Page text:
The European Union has always favoured the protection of personal privacy over the rights of governments and law enforcement to snoop on our data. Their regulations for the protection of Personal Identifiable Information (PII) have been among the strongest in the world. But, new rules, under the General Data Protection Regulation (GDPR) which were adopted in April this year become enforceable on 25 May 2018. What does this mean for Australian businesses?
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As the amount of data we store (hoard?) increases it becomes harder to know exactly what we have. And if we don't know what data we have, it becomes challenging to know what we are protecting. Amazon Macie is a new service that uses machine learning algorithms for natural language processing to automate data classification S3 buckets.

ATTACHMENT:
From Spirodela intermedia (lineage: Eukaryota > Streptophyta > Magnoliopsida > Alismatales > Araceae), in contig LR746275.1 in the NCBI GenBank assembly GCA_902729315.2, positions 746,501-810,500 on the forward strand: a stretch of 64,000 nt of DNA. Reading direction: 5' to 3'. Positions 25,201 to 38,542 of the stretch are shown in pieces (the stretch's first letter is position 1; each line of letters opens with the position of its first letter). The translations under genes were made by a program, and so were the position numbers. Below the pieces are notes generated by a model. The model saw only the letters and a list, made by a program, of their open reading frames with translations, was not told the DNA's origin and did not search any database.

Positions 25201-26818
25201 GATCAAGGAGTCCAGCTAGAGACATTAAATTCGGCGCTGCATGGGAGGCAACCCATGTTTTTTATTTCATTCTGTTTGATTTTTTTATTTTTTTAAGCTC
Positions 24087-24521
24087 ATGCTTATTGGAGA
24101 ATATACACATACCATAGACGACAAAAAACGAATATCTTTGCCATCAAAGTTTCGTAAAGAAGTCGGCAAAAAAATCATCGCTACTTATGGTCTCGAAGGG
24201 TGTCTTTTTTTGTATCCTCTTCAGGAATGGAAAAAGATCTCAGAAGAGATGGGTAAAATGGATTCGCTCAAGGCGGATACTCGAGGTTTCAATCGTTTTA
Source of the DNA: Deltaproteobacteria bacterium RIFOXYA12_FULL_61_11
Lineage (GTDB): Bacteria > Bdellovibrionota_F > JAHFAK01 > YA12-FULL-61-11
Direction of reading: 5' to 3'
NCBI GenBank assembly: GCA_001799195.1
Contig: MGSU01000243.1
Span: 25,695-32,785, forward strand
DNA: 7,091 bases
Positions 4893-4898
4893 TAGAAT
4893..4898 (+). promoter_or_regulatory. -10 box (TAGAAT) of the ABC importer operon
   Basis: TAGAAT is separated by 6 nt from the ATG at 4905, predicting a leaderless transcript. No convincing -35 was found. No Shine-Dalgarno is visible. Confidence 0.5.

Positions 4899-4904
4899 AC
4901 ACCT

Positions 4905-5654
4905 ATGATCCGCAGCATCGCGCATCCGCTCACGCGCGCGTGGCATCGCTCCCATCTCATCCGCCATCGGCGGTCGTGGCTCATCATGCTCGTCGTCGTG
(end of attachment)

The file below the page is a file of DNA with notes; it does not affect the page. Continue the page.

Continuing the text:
Anyone handling the personal information of an EU citizen needs to get their head around the General Data Protection Regulation (GDPR). Under these new laws that take effect in May 2018, companies will face stiff penalties if they breach rules designed to hand control of PII back to citizens. Microsoft says the Creators Update is compliant with the GDPR.
The EU recently passed a new set of privacy regulations protecting the rights of individuals and giving them control over the PII held by companies operating in the EU. The General Data Protection Regulation (GDPR) is a new regulation created by the European Parliament. It was adopted on 27 April 2016 and applies from 25 May 2018, with the next two years declared a transitional period for businesses to get ready.